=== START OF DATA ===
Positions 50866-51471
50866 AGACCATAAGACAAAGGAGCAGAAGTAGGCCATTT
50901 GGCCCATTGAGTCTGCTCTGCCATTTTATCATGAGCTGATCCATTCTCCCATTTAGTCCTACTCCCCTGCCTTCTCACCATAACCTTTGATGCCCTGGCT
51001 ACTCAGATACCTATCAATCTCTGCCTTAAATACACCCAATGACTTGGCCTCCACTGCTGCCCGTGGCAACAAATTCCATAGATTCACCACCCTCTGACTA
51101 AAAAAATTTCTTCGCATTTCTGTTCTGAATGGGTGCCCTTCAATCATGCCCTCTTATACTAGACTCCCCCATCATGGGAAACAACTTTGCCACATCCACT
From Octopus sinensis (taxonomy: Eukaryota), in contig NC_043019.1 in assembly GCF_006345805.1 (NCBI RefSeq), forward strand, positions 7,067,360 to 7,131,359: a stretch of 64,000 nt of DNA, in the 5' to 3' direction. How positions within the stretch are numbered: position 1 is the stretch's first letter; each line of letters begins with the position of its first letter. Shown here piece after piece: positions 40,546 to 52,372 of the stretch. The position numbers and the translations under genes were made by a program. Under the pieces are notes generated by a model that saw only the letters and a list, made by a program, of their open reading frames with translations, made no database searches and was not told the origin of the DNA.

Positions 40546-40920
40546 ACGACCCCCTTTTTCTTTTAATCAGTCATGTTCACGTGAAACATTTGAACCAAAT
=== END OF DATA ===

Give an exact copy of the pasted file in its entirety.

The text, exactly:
Positions 50866-51471
50866 AGACCATAAGACAAAGGAGCAGAAGTAGGCCATTT
50901 GGCCCATTGAGTCTGCTCTGCCATTTTATCATGAGCTGATCCATTCTCCCATTTAGTCCTACTCCCCTGCCTTCTCACCATAACCTTTGATGCCCTGGCT
51001 ACTCAGATACCTATCAATCTCTGCCTTAAATACACCCAATGACTTGGCCTCCACTGCTGCCCGTGGCAACAAATTCCATAGATTCACCACCCTCTGACTA
51101 AAAAAATTTCTTCGCATTTCTGTTCTGAATGGGTGCCCTTCAATCATGCCCTCTTATACTAGACTCCCCCATCATGGGAAACAACTTTGCCACATCCACT
From Octopus sinensis (taxonomy: Eukaryota), in contig NC_043019.1 in assembly GCF_006345805.1 (NCBI RefSeq), forward strand, positions 7,067,360 to 7,131,359: a stretch of 64,000 nt of DNA, in the 5' to 3' direction. How positions within the stretch are numbered: position 1 is the stretch's first letter; each line of letters begins with the position of its first letter. Shown here piece after piece: positions 40,546 to 52,372 of the stretch. The position numbers and the translations under genes were made by a program. Under the pieces are notes generated by a model that saw only the letters and a list, made by a program, of their open reading frames with translations, made no database searches and was not told the origin of the DNA.

Positions 40546-40920
40546 ACGACCCCCTTTTTCTTTTAATCAGTCATGTTCACGTGAAACATTTGAACCAAAT